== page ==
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Chiesa di S. Prassede (Book 7) (Day 2) (View B8) (Rione Monti)

In this page:
The plate by Giuseppe Vasi
Today's view
S. Prassede
A Poem by Robert Browning

The Plate (No. 127 - ii)

Chiesa di S. Prassede

S. Prassede is one of the few churches which are fully encircled by houses. Only a little porch marks the entrance to the church. The view is taken from the green dot in the 1748 map below. In the description below the plate Vasi made reference to: 1) S. Prassede; 2) Strada della Nuova Suburra.

Small ViewSmall View

Today

The view today

Today the entrance is even less evident, because the houses are now also above the porch. The building to the left of the entrance is still the same. Via della Nuova Suburra linked the area of S. Maria Maggiore with la Suburra the ancient Roman name given to a quarter around Piazza alli Monti. The street is now called Via di S. Martino ai Monti.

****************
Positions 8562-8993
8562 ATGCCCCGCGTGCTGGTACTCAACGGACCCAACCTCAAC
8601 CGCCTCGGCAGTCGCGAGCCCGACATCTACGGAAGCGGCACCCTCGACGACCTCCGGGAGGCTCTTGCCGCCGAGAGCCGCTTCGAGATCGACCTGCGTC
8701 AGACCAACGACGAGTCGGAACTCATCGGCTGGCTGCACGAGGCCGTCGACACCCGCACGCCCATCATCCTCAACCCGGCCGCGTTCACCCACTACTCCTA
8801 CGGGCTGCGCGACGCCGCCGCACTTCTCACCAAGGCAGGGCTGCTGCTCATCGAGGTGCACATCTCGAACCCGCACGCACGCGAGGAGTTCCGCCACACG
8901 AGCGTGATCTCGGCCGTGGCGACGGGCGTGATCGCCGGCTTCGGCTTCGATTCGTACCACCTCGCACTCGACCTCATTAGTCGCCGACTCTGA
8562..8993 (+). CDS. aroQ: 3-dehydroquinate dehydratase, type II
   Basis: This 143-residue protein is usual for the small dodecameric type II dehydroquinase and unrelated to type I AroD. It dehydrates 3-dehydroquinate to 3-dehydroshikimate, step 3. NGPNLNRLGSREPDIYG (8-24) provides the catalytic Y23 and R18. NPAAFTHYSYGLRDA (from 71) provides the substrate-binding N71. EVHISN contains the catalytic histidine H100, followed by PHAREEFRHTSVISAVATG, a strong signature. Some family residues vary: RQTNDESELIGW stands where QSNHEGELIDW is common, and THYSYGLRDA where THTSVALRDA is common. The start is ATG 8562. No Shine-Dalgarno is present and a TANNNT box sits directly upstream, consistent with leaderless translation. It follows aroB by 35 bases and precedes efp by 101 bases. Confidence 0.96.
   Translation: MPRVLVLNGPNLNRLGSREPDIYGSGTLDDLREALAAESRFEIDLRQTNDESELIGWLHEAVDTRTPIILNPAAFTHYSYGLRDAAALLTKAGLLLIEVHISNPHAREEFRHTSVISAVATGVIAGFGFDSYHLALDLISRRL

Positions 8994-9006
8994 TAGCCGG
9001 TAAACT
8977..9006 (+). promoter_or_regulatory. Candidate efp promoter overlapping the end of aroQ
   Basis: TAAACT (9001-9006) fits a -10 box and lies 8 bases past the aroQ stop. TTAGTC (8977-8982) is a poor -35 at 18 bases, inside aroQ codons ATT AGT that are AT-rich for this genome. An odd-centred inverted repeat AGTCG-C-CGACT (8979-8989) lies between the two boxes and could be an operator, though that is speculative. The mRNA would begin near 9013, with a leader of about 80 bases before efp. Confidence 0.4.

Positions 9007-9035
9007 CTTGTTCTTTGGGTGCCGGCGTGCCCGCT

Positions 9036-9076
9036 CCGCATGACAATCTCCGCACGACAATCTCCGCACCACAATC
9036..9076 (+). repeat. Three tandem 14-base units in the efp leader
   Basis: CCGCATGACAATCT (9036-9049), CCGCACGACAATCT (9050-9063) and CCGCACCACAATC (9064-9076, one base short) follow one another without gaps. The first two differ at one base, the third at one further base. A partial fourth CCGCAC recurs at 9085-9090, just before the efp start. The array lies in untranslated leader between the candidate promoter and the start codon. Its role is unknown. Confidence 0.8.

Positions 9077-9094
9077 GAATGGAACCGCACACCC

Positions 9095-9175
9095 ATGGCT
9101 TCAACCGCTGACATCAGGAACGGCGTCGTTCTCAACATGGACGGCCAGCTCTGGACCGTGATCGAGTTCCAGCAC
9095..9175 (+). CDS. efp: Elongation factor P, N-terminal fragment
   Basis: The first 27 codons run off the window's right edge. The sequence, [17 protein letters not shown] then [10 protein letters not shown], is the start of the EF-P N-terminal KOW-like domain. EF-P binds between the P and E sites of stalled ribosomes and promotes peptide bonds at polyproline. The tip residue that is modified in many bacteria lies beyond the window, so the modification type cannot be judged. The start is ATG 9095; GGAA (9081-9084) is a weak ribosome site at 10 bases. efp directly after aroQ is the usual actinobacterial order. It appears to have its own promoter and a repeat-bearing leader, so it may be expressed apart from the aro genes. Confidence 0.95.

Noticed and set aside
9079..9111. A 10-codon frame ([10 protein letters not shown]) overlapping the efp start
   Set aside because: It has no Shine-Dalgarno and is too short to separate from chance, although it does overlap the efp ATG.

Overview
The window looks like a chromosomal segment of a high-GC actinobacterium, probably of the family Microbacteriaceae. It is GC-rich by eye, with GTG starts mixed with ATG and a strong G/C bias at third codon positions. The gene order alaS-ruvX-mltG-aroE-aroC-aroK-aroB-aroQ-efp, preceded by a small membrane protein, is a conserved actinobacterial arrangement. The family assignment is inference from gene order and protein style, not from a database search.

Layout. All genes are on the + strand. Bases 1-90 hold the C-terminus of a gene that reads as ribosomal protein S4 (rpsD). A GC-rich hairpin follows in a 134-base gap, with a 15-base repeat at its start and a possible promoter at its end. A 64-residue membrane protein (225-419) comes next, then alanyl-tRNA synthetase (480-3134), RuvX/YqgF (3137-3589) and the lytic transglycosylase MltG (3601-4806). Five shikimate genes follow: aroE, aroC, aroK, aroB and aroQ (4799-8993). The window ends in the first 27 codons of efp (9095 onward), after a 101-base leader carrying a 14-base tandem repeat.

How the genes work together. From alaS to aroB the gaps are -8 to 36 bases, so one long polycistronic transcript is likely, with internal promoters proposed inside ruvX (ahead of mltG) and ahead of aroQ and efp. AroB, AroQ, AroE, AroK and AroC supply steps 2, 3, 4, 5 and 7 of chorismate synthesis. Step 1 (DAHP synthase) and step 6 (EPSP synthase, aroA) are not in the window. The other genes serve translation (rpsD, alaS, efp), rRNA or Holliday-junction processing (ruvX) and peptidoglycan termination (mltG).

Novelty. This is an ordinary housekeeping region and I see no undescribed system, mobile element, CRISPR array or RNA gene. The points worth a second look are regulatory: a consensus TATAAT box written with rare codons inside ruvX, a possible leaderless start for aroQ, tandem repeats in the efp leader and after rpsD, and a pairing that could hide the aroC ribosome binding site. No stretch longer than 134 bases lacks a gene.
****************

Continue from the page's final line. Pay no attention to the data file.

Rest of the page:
S. Prassede

S. Prassede

Many columns of the nearby Roman baths of Titus and Trajan were used in several ways for building S. Prassede. The porch has two elegant Ionian columns, but inside the church there is a striking series of Corinthian columns (in my background). The porch is not the immediate entrance to the church: as in the case with S. Clemente the porch leads to a small courtyard where the main door of the church is located.


Interior

The interior of S. Prassede contains works of all periods, from medieval mosaics and Cosmati decoration to Mannerist paintings and XVIIIth century statues. The image above shows the coat of arms of Clemens VIII by Agostino Ciampelli, a Flagellation by Paris Nogari and an XVIIIth century Prudence.